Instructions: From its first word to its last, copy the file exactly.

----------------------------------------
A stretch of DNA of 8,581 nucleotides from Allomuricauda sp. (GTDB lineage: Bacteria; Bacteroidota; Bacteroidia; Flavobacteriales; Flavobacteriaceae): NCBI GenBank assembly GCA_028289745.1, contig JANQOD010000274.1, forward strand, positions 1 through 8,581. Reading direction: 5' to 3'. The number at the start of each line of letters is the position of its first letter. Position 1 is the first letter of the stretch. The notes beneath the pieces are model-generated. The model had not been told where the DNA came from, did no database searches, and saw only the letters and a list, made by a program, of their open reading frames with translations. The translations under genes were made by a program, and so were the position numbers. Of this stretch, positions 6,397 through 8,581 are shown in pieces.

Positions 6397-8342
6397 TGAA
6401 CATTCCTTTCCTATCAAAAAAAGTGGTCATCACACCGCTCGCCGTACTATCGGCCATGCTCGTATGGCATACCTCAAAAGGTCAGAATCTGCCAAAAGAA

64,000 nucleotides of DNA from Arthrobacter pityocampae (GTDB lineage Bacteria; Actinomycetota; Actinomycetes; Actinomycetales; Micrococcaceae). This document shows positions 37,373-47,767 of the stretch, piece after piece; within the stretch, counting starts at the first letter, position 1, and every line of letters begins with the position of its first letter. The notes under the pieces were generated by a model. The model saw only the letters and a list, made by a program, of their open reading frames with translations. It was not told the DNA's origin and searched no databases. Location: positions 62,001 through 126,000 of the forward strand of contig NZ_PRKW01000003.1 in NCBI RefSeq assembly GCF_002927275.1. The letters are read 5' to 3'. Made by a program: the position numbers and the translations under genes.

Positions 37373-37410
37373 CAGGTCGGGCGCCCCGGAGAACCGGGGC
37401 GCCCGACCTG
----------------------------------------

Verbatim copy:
A stretch of DNA of 8,581 nucleotides from Allomuricauda sp. (GTDB lineage: Bacteria; Bacteroidota; Bacteroidia; Flavobacteriales; Flavobacteriaceae): NCBI GenBank assembly GCA_028289745.1, contig JANQOD010000274.1, forward strand, positions 1 through 8,581. Reading direction: 5' to 3'. The number at the start of each line of letters is the position of its first letter. Position 1 is the first letter of the stretch. The notes beneath the pieces are model-generated. The model had not been told where the DNA came from, did no database searches, and saw only the letters and a list, made by a program, of their open reading frames with translations. The translations under genes were made by a program, and so were the position numbers. Of this stretch, positions 6,397 through 8,581 are shown in pieces.

Positions 6397-8342
6397 TGAA
6401 CATTCCTTTCCTATCAAAAAAAGTGGTCATCACACCGCTCGCCGTACTATCGGCCATGCTCGTATGGCATACCTCAAAAGGTCAGAATCTGCCAAAAGAA

64,000 nucleotides of DNA from Arthrobacter pityocampae (GTDB lineage Bacteria; Actinomycetota; Actinomycetes; Actinomycetales; Micrococcaceae). This document shows positions 37,373-47,767 of the stretch, piece after piece; within the stretch, counting starts at the first letter, position 1, and every line of letters begins with the position of its first letter. The notes under the pieces were generated by a model. The model saw only the letters and a list, made by a program, of their open reading frames with translations. It was not told the DNA's origin and searched no databases. Location: positions 62,001 through 126,000 of the forward strand of contig NZ_PRKW01000003.1 in NCBI RefSeq assembly GCF_002927275.1. The letters are read 5' to 3'. Made by a program: the position numbers and the translations under genes.

Positions 37373-37410
37373 CAGGTCGGGCGCCCCGGAGAACCGGGGC
37401 GCCCGACCTG